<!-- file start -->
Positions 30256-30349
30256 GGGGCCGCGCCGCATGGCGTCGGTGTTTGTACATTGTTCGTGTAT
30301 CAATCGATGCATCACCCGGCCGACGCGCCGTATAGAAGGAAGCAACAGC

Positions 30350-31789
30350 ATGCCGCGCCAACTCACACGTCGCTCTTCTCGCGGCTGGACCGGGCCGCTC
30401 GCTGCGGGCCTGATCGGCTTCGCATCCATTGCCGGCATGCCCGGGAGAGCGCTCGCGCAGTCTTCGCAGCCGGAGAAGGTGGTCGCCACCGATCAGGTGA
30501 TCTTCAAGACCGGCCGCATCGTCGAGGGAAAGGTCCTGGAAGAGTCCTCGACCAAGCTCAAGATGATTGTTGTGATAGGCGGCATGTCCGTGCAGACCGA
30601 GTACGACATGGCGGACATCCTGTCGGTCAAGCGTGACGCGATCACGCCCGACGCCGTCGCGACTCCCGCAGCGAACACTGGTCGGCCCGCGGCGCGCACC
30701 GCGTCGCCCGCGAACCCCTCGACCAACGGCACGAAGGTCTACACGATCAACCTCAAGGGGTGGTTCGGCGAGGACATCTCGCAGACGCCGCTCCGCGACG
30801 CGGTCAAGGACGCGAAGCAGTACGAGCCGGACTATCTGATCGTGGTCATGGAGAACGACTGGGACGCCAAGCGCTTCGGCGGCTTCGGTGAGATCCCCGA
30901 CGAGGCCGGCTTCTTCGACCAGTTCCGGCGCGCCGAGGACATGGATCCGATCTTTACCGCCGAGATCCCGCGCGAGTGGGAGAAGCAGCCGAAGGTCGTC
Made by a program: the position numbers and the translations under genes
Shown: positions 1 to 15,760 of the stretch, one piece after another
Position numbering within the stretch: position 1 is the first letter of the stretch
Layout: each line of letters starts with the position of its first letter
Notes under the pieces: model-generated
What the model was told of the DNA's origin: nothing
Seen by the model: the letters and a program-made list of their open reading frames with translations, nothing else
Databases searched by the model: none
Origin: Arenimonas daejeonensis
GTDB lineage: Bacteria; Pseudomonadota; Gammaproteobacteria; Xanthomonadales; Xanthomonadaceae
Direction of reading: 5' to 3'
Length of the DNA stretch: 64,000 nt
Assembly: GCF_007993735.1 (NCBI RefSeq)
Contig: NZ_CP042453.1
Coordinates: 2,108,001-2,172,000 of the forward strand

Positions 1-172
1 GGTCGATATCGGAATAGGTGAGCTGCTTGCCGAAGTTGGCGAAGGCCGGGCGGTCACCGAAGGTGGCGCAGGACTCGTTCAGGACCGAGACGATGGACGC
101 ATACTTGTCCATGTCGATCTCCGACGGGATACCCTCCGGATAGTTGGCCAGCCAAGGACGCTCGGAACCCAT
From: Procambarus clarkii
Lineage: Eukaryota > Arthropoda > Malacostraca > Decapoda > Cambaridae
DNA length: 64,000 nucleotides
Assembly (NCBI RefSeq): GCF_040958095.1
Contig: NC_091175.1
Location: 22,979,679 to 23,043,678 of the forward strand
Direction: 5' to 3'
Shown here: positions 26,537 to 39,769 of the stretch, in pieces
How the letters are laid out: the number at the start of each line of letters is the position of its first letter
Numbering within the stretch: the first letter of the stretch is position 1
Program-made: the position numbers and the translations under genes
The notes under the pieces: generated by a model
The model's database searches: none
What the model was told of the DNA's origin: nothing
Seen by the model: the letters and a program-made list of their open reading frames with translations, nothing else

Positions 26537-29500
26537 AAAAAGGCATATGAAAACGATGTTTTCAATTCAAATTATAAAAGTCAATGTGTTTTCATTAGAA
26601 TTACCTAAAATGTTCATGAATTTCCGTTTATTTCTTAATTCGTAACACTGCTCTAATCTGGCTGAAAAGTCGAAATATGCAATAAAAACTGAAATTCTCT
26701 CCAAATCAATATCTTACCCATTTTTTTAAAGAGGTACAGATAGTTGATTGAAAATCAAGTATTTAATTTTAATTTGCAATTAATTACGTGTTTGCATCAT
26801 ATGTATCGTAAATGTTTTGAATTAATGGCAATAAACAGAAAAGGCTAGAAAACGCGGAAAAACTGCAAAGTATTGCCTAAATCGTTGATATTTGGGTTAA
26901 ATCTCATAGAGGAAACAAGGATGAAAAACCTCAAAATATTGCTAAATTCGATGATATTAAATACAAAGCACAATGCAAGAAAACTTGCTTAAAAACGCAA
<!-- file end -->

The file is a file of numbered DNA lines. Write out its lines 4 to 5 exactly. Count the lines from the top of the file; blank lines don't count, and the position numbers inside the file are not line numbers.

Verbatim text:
Positions 30350-31789
30350 ATGCCGCGCCAACTCACACGTCGCTCTTCTCGCGGCTGGACCGGGCCGCTC